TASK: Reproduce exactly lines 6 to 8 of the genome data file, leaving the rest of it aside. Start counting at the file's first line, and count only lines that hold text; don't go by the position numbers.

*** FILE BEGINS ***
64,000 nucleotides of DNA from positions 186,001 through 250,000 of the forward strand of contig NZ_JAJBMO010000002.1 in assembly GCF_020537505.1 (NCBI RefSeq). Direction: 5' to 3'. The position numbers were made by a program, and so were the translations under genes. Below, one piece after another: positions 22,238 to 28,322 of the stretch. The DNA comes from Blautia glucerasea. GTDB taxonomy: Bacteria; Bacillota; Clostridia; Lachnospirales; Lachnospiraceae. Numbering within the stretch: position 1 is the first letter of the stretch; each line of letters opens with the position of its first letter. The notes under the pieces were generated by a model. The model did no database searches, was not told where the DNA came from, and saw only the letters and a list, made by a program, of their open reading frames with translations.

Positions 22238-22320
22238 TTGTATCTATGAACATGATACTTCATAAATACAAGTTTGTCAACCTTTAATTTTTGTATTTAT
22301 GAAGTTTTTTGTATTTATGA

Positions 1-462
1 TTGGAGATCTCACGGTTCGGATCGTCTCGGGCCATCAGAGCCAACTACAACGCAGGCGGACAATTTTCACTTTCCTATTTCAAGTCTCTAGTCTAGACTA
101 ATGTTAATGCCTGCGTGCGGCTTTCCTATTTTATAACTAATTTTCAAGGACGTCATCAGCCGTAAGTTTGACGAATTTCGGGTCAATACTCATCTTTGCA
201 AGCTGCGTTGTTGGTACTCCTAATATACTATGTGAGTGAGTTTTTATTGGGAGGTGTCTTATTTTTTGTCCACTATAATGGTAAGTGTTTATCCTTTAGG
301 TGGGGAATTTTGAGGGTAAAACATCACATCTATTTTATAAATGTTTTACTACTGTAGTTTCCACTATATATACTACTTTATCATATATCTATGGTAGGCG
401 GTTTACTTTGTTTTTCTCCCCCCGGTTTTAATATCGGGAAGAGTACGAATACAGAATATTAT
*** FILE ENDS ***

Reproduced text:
1 TTGGAGATCTCACGGTTCGGATCGTCTCGGGCCATCAGAGCCAACTACAACGCAGGCGGACAATTTTCACTTTCCTATTTCAAGTCTCTAGTCTAGACTA
101 ATGTTAATGCCTGCGTGCGGCTTTCCTATTTTATAACTAATTTTCAAGGACGTCATCAGCCGTAAGTTTGACGAATTTCGGGTCAATACTCATCTTTGCA
201 AGCTGCGTTGTTGGTACTCCTAATATACTATGTGAGTGAGTTTTTATTGGGAGGTGTCTTATTTTTTGTCCACTATAATGGTAAGTGTTTATCCTTTAGG